Cost of living
The trouble is that with the cost of living skyrocketing, more people are dipping into their LISAs and incurring penalties. Government data revealed that in the 2021/22 tax year a record 77,500 LISA savers were hit with more than £33m in unauthorised withdrawal charges, more than three times the penalties paid the previous year. And in April 2022 alone LISA savers made unauthorised withdrawals worth over £14m.
Unauthorised withdrawals are either taking out money to put towards a house costing more than £450,000, or for anyone under the age of 60, using the money for a purpose other than buying a first home. With inflation at a 41-year high, it seems inevitable that more people will be forced to dip into their LISAs and that penalties will continue on their upward trend.
The impact of unauthorised withdrawal charges could have been lessened had the Treasury reduced the charge from 25% to 20% as they did during the pandemic between March 2020 and April 2021, however, it declined to do so.
It’s fair to say that while LISAs retain the same drawbacks as were recognised at the time of their launch, the failure to raise the £450,000 limit on house prices and increasing pressure on household budgets has only served to accentuate those initial misgivings and expose their limitations.
Key LISA facts
- You can open a lifetime LISA if you are aged between 18 and 39.
- The government will give the LISA account holder a 25% bonus on what they pay in. Based on the maximum £4,000 a person can save in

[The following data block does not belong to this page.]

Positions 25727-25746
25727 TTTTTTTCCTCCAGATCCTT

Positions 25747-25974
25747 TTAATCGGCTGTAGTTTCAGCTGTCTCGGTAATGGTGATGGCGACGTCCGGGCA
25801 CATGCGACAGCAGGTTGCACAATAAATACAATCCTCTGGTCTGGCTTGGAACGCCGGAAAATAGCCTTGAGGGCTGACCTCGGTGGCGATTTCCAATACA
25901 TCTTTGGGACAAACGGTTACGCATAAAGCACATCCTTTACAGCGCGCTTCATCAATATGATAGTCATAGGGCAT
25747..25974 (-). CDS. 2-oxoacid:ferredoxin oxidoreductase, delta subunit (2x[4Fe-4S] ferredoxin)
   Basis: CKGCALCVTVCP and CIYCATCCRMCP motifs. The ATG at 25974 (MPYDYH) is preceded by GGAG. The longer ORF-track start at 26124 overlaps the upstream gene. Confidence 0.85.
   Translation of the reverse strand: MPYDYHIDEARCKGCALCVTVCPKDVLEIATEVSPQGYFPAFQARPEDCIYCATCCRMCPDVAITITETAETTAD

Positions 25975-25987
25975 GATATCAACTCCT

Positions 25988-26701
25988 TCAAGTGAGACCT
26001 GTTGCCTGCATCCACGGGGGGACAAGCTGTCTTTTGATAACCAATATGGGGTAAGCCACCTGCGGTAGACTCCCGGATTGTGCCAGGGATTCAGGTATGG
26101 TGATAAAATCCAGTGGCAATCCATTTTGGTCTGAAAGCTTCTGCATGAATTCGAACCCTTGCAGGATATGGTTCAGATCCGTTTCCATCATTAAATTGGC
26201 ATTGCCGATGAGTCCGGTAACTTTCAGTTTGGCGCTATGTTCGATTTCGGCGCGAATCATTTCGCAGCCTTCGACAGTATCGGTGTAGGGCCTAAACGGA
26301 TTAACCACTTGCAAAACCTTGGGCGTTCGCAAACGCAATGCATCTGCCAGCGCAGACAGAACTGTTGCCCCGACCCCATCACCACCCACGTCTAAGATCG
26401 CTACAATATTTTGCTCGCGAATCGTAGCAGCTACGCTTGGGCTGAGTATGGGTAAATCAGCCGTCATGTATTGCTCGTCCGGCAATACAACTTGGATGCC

their LISA in a year, the government will pay a bonus of £1,000.
- The bonus is paid on contributions only and not on any growth.
- The amount an individual saves into a LISA counts towards their £20,000 annual ISA allowance.
- Two types of LISA are available: cash LISAs, where interest is paid, and investment LISAs where gains come in the form of capital growth, dividends and interest from bonds.
- LISAs are available per person (not per property), which means that joint purchasers can open one each and combine them to enhance their purchasing power.
- To use a LISA to help buy a home you must be a first-time buyer and be financing at least some of the purchase with a mortgage.
- A LISA must be open for at least 12 months before it can be used towards the purchase of a new home.
- Once a person reaches the age of 60 any monies built up will be accessible tax-free and can be used for any purpose and without incurring any penalty charges.
- Where a LISA holder dies or is terminally ill, no withdrawal charge is due.
- Parents and grandparents can reduce the value of their estate by gifting up to £3,000 a year into a child or a grandchild’s LISA.
- Help to buy ISAs, cash ISAs and stocks and share ISAs can be transferred into a LISA, with the 25% government bonus then added.
- It’s possible to switch to another LISA provider, that say, pays a higher interest rate or better meets an individual’s investment needs.